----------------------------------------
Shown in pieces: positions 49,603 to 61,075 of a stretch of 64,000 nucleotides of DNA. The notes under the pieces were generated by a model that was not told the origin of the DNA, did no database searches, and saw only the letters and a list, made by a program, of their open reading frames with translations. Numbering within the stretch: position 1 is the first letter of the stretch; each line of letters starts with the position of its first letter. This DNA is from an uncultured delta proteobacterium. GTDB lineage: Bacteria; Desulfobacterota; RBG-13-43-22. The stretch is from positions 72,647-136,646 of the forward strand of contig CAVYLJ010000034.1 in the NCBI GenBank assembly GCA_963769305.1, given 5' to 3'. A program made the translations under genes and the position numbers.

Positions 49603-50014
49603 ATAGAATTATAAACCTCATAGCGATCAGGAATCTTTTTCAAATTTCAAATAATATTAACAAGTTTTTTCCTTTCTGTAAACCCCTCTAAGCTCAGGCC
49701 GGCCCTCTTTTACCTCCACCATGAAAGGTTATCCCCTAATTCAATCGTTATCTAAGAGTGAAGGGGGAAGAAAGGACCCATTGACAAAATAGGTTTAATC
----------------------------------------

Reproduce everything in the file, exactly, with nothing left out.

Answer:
Shown in pieces: positions 49,603 to 61,075 of a stretch of 64,000 nucleotides of DNA. The notes under the pieces were generated by a model that was not told the origin of the DNA, did no database searches, and saw only the letters and a list, made by a program, of their open reading frames with translations. Numbering within the stretch: position 1 is the first letter of the stretch; each line of letters starts with the position of its first letter. This DNA is from an uncultured delta proteobacterium. GTDB lineage: Bacteria; Desulfobacterota; RBG-13-43-22. The stretch is from positions 72,647-136,646 of the forward strand of contig CAVYLJ010000034.1 in the NCBI GenBank assembly GCA_963769305.1, given 5' to 3'. A program made the translations under genes and the position numbers.

Positions 49603-50014
49603 ATAGAATTATAAACCTCATAGCGATCAGGAATCTTTTTCAAATTTCAAATAATATTAACAAGTTTTTTCCTTTCTGTAAACCCCTCTAAGCTCAGGCC
49701 GGCCCTCTTTTACCTCCACCATGAAAGGTTATCCCCTAATTCAATCGTTATCTAAGAGTGAAGGGGGAAGAAAGGACCCATTGACAAAATAGGTTTAATC